For all you spell casters out there:  You can do better than JK Rowling.  She had her idea.  Now you need to come up with yours.  What are you going to come up with that everyone else wants to copy?

Lesson Twenty-Seven from a Manuscript Red Line: Fluidity in Action – How to write a good action scene

An example of a poorly written action scene:

Jason punched Eric in the face.  Eric fell to the floor.  Eric groaned and rolled over.   Jason wiped his chin and laughed.  Eric popped up, and Eric swung at Jason, but missed.  Jason ducked and swung at the same time.  Eric crumpled to the floor.

(Yes, I totally made this paragraph up.)

The publisher’s comment on a similar (but not as poorly written) sceneThis is a very stilted fight scene. It reads action, next action, next action, next action without the fluidity that’s needed for a fight scene.

For an intro into where these tips are coming from, please see my post: A Full Manuscript Rejection, or a Gold Mine?

You can also click “Rant Worthy Topics” in my right navigation bar.  Choose “Gold Mine Manuscript” to see all the lessons to date.

I have to admit, when I read the action passages in the Gold Mine Manuscript, I had the same comment.  The author was satisfied with the speed of the scenes though, and only made moderate changes.  Not being an expert, I backed off and figured it was just a “style choice”.  Guess not.

This fits in very well with my recent post on “Art of the Conflict”.  This scene is not about dialog, but this is definitely a conflict.  This one needs something inserted to break up the action, rather than action inserted to break up the dialog.

Now, I am not going to put a lot of time into this, since the scene is totally fake.  But let me add a little “art” to make it “flow”.  Fluidity is what they asked for.  Okay, here it goes…

Jason grunted as his fist swung toward Eric’s face.  Eric tried to dodge, but instead felt the sting of the older boy’s ring cutting into his jaw.  He fell to the floor with a muffled thump, and groaned as he rolled over.

Jason wiped his chin and laughed.  “I told you to stay down.”

Eric pushed up onto his knees.  “Why, so you can just pummel me?”  He popped up and swung at Jason, but missed.

Jason ducked and swung at the same time.  There was no time for Eric to react.  His head creaked back, and his jaw rattled as he crumpled to the floor.

Better, huh?  Not perfect by a long shot, but not bad for three minute flash fiction.  Can you feel the difference?  The staccato choppy “This happened-That happened” feel is gone, and the scene “flows”.

Of course, this is a first draft.  In editing, I would have to remove the “ing” word and the telly “felt”.  I would also insert a little emotion when Eric realized he missed, but this is definitely better by far than the first.  The art draws you into the scene.  You experience it, rather than just watching it.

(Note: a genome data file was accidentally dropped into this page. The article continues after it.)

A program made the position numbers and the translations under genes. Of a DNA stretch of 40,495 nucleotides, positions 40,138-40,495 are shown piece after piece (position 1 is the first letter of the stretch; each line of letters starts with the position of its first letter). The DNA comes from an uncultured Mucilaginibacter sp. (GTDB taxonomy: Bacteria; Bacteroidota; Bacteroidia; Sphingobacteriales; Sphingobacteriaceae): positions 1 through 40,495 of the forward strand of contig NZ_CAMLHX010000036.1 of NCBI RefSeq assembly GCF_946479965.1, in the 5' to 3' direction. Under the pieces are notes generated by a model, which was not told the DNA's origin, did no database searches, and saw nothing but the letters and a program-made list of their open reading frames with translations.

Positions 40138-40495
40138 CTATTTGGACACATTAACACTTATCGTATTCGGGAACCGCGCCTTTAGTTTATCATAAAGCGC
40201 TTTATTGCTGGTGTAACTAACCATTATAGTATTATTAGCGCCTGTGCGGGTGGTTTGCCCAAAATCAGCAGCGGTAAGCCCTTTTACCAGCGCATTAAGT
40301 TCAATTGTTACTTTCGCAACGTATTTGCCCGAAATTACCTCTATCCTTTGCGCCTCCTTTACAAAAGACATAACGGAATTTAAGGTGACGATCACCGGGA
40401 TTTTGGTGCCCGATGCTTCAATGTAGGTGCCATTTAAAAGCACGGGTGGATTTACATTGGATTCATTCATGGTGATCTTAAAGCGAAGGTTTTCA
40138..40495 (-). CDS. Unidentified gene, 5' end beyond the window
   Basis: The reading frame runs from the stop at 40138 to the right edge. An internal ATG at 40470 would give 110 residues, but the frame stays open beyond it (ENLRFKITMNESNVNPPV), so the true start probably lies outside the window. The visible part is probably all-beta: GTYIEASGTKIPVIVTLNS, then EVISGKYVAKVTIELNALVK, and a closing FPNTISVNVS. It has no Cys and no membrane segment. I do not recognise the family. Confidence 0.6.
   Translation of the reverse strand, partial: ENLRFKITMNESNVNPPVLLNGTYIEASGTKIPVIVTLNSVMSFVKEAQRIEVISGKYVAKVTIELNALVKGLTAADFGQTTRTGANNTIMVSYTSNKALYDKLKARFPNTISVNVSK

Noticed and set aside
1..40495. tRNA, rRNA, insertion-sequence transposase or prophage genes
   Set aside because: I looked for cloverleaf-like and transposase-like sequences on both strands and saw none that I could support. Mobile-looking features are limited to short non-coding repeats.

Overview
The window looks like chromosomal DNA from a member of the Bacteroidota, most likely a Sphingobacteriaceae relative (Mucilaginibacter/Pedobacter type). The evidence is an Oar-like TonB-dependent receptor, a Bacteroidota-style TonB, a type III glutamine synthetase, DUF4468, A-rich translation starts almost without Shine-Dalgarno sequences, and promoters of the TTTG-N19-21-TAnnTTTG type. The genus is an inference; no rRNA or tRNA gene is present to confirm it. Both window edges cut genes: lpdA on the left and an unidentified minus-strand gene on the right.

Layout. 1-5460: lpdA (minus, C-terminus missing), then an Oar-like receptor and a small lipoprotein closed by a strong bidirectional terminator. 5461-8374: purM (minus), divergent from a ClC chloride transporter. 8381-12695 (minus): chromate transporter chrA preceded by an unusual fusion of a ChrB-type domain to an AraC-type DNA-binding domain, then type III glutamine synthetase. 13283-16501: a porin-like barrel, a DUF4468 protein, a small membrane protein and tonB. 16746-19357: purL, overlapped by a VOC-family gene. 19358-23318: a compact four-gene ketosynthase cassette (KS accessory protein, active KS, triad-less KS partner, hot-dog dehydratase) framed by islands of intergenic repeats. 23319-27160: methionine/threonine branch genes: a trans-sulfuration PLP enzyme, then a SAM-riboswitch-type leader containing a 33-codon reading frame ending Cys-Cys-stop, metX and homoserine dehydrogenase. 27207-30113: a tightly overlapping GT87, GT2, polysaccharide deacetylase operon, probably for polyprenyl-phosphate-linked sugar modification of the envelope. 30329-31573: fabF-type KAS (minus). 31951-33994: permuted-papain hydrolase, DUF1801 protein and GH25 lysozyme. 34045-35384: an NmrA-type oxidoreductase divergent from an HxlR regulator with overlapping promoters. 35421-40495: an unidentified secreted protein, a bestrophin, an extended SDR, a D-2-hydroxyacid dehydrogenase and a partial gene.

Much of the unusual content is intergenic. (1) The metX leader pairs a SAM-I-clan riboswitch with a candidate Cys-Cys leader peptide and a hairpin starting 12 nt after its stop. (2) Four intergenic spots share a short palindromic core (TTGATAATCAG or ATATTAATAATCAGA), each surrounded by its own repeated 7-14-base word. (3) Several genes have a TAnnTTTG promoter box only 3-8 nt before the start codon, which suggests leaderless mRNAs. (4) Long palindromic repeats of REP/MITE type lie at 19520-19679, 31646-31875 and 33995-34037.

The art of the conflict… If you don’t have it, go get it.

If you want to see a great published example, pick up a copy of  THRONE by Phillip Tucker and open up anywhere in the last hundred pages or so.

I hope this helps to make it more clear!

Lesson Twenty-Five from a Manuscript Red Line: Bullying for Bully’s sake

“Having a bully for the sake of having a bully is a contrived way of injecting conflict.”

Well, I don’t think I can say it any better than the publisher’s quote above.

There was a bully in the Gold Mine Manuscript that really had no concrete tie to the main plotline.  His only reason for being in the story was to have a bully in the Main Character’s “normal” life.

For an intro into where these tips are coming from, please see my post: A Full Manuscript Rejection, or a Gold Mine?  You can also click “Rant Worthy Topics” in my right navigation bar.  Choose “Gold Mine Manuscript” to see all the lessons to date.

Knowing a little about the plotline after “book one” I do know that the “bully” would have a little more of a role, but overall, he was never really integral to the plot.  The author has even mentioned that although she was sad about it, the removal of this character was actually fairly easy.

Why?  Because nothing he did was deeply tied into the main plot.  When he was gone, the main plot was still solid, and he wasn’t even missed.  In fact, after reading a partial re-write a month or so ago… I have to admit that the story is even tighter without him.

Take a look at each character in your novel and ask yourself.  “How does this character drive the plot forward?”

If you have to make excuses for why the character is there, it is time to re-think them.

Yes, I know this is hard.  I have three in my own story, but I need them for later novels, and I don’t want them to just magically appear.

1. Tome, is the main character’s roommate, but a stand-by and watch character.

2. Kilet is integral to a few scenes but is replaceable.

3. Brandon  is only in one scene that does nothing to draw the main story forward (although it does draw a side-plot forward.  He will make another one-scene appearance in book two, and then he is a very important character in books three and four.)

I did cut down Kilet to a very brief background role by replacing his “lines” with a more major character, but the other two characters are still there.

I know, I know.  Yes, I know what you are thinking…  I am just admitting the mistakes that I KNOW I am making.  The Brandon scene is tied into Matt cutting his hair, and if you’ve been reading for a while, you know how I feel about that scene.  That is why Brandon is still there.

Yeah, I struggle with this stuff, too.